As students at UConn join many across the nation standing in solidarity with Mizzou, it has become increasingly clear that incidents of racial injustice at Mizzou are produced by systemic failures.
On Nov. 9, former University of Missouri President Tim Wolfe stepped down and shocked everyone who ever doubted the collective power of student activists. Students, along with staff and faculty, protested demanding the removal of the president because of lackluster responses to hate crimes and incidents of discrimination on campus.
The racial violence that students have experienced at Mizzou is horrific, but not unique. Students at UConn have fallen victim to on campus racism, just as students of color all over the country who attend primarily white institutions.
Vandals of Mizzou’s Black Culture Center sign put black paint over the word “Black.” This past April, The Courant reported that students at UConn who painted the spirit rock to say “Black Lives Matter” on one side and “Racism: In Storrs Now” on the other woke up the next day to see the words “Black” and “Racism” blocked out with gold paint despite regulations prohibiting partial painting.
Both of these incidents contribute to a project of erasure on campus. The message left on the rock “Lives Matter In Storrs Now” is not indicative of the experiences of people of color on campus last semester. Our lives did not matter on campus last year, but the blotting out of intentional language set out to decenter our narratives from the discussion on racial tension.
Students on both campuses faced attacks on several facets of identity. One of the most egregious offenses at Mizzou was a swastika drawn in human feces discovered in a dorm, sparking the hunger strike of black graduate student Jonathan Butler. Students at UConn rallied Monday after Mahmoud Hashem, a Muslim student, was targeted by vandals writing “killed Paris” on his door tag.
Discussions on racial violence and injustice must be centered on Islamophobia, xenophobia and anti-Semitism. Protestors at Mizzou and UConn come from diverse backgrounds, as an understanding that all these forms of oppression stem from institutionalized violence.
University of Missouri student body president Payton Head reported being called a n—– on campus twice during his time at Mizzou. Last fall, incidents at the spirit rock rocked the campus with discussions on whether allegedly calling someone a “black whore” or “fat black b—-” should count as hate speech.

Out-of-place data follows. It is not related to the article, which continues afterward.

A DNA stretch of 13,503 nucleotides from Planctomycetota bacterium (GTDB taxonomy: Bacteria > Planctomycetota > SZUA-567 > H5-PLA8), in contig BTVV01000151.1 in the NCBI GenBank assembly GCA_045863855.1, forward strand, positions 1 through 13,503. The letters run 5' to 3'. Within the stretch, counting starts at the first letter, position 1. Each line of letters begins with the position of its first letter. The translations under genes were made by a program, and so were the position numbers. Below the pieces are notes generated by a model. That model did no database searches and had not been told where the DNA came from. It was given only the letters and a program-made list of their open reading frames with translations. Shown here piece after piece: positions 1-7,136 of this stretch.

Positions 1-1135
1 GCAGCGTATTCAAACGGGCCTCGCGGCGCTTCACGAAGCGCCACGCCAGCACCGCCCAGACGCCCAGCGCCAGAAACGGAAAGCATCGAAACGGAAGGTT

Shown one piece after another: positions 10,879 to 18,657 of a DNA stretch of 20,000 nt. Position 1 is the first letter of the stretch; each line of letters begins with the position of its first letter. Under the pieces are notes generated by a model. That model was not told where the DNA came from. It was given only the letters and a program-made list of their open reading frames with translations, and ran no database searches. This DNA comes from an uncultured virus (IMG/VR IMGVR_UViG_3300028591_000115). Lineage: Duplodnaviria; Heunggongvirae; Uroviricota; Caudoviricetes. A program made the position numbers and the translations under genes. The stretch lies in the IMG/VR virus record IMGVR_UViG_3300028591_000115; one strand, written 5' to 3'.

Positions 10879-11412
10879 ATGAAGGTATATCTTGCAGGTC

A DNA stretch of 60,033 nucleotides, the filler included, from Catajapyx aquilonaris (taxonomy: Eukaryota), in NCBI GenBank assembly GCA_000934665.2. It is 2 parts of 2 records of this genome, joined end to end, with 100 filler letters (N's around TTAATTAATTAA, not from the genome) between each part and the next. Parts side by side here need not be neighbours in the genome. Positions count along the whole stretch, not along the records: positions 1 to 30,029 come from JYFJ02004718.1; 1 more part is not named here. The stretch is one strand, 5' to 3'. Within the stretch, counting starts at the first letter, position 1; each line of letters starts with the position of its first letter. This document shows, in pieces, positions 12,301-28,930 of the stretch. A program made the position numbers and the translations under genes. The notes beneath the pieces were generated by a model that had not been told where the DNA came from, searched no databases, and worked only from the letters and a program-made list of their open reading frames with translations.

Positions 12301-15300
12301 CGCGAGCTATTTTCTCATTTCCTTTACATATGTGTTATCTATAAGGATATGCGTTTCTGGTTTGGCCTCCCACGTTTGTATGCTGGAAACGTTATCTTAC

These incidents spur conversation on whether hate speech should be protected under the First Amendment. The panic that prevents people from falsely shouting “fire” can very easily be associated with hate speech within communities of color. Pushing back against the use of slurs is not about hurt feelings. It is about the ways that verbalized racial violence is indicative of institutions where students of color are under protected.
Students on these campuses are not just being called the n-word, they are being treated like them. The fictional fires are terms and images employed by institutionalized white supremacy to degrade the identities of students of color across the nation.
Officials at Mizzou faced fire for not making more students aware of Yik Yak threats made to “shoot every black person.” One professor, who later apologized and then resigned, asked that students come to class despite threats to prevent “bullies” from winning and despite the threat being serious enough to result in an arrest.
Threatening Yik Yaks at UConn, including one calling to “kill all the black people to celebrate” a basketball win last spring, did not result in any arrests.
It is no surprise that the institutions which previously barred students of color from acceptance are not built to protect them from racism. Student activists hope that our ability to dismantle oppressive systems and enforce accountability will distinguish UConn from other schools.
Following the recommendations outlined in the draft UConn Diversity Task Force report, will mean serious institutional reform.
Although these initiatives are a step in the right direction, student activists are far from backing down on their positions demanding a change on campus. In order for this reform to be meaningful, students must be engaged in the drafting of the policies meant to work for them. This past week, there have been three major events designed to recognize, uplift and change the marginalized experience on campus.
The collective action taken at Mizzou sent a powerful message to college campuses nationwide, and UConn activists are poised to fall in line.
Haddiyyah Ali is a contributor to The Daily Campus opinion section. She can be reached via email at firstname.lastname@example.org.